That was exactly what I thought before. There is got to be HTML code sent to the browser in order to view anything. But I saw a site that was able to hide it. Maybe there is some trick to accomplish that.
no this is not true. OF COURSE THIS IS POSSIBLE !!
i have written a code that way. It tells the browser in a hidden way to open a certain location. The path to this file is hidden or redirected.
I dont know the code off-hand but as i said this is totally possible.
DeutscheBank.com had it but not anymore, you could have got it from there.
Right-clicking anywhere on this page will cause a warning, left-clicking elsewhere will cause a browser crash (netscape or IE), even using keyboard shortcuts to view the source will make the browser crash.. so it's good protection for the most part.
Anything sent to the browser can be seen and stolen by the user. There is simply no way around this, though IE 5+ supports an encryption method for scripts that will prevent the casual user from stealing them. If your scripting code is that critical to your business that you don't want someone to use it then you have to move it server side. There are many technologies to do this with the most popular being ASP and PHP. Others include PerlScript, JSP, Cold Fusion and MivaScript.
Just keep in mind that nothing you expose to the public can be kept private for long.
Internet Media Provider
Webpages by nature are open source. You can make it harder for someone to view the source but if they are smart enough it's always possible. you set your file permissions to read and someone can see it. I would love to see an example of truly hidden source, but as far as I'm concerned it cannot be done.
well seeing this conversation going on here, i might as well ad that this hiding source is totaly possible. yes, as lugarweb mentioned that Anti-Leech is going to give this service. For more developed users who know how to use HTML and scripting to a extent may, of course, find out what the source, but for him to go through so much trouble means the source must be very valuable to him. So if the the individual that wants the code to remain hidden then you must have something awfully vital to hide. What can I say, hiding the code is possible, to a point. Of course, now or later you may find the code.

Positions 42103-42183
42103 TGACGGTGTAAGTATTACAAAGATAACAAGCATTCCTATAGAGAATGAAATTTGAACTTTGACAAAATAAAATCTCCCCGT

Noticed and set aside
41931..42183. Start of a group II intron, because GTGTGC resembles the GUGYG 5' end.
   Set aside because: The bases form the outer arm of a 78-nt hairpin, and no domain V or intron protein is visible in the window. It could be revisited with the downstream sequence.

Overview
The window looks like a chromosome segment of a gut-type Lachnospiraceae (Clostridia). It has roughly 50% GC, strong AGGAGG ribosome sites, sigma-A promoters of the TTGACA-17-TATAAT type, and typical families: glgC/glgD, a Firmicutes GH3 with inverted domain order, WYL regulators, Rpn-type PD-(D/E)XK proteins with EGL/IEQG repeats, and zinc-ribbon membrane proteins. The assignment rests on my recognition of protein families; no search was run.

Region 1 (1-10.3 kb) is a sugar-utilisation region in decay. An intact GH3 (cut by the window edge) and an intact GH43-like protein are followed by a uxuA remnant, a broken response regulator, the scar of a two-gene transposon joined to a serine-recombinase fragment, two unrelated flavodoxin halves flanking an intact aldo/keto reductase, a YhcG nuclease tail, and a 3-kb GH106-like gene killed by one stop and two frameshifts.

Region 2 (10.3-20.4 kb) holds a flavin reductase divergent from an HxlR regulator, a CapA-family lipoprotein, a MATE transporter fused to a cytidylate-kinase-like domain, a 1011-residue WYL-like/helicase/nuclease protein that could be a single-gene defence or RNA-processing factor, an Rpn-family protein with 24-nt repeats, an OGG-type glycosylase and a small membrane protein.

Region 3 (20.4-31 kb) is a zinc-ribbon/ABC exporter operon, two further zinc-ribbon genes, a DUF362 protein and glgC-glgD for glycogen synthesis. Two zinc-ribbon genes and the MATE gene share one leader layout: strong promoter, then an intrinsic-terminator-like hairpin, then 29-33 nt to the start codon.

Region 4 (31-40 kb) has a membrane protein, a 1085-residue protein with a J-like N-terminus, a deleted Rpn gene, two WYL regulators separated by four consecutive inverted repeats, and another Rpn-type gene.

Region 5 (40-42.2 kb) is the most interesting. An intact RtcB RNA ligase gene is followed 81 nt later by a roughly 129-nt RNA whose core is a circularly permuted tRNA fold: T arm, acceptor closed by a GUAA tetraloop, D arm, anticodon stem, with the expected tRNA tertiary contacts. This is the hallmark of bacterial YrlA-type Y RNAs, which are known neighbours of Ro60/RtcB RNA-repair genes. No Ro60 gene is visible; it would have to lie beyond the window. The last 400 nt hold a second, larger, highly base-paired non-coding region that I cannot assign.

Anti-Leech will give a good service but of course as i said only to a extent.
If you yourself are a good programmer then you might come up with something basing yourself on Anti-Leeches Service.
no more is to say here, bu to wait for Anti-Leeches service or a rockin good programmer....
<BLOCKQUOTE><font size="1" face="Verdana, Arial">quote/font><HR>well seeing this conversation going on here, i might as well ad that this hiding source is totaly possible.<HR></BLOCKQUOTE>
Link? Code? Example?
Your assertions do not a fact make.
Is it confusion over the term "source?"
If we consider source to mean the raw HTML of the page (which I do), to my knowledge there is no way to hide this. LuZeR gives a site that should illuminate this point nicely.
On the other hand, if you consider source to include content generated and then displayed (which I do not, because it is not), then of course you can "hide" this. wluke pointed out several ways, and I would also add Java applets and darn near anything server-side, the HTML however will still be visible.
I will not comment on the anti-leech site except to say I could view all their HTML (...and they have a lot of 404s...) Although proving nothing, this seems a lot like a search engine submit service that isn't listed in the top 50 itself.
i would not say that your answer is very insightful..
you can so very hide the source, but as i meant, TO A EXTENT, sooner or later you will of course find it. but deutschebank.com did this a couple of month ago, not anymore though...
It works somewhat like this:
the browser is being told to find a file that contains the html. BUT the address to this file is encoded so only the browser may read it, well, it kind of how you hide the password from a user n the HTML document, its based on a lot of
kinda looks like that... of course you can find the HTML sooner or later, i agree to that, but its not that butt-easy....
Normally I'd never go to that extent, since I know there is no foolproof way to protect one's website except copyrighting it.
There are a number of scripts which identify the visitors IP address and serve up a page based on that using cgi. This can be used for hiding pages from one user and serving other pages to another user.
Some people use it to serve a page optimised for search engine spiders and another to other visitors so that the optimised code can't be copied. However the code to the page delivered is still visible, it's just different to each user.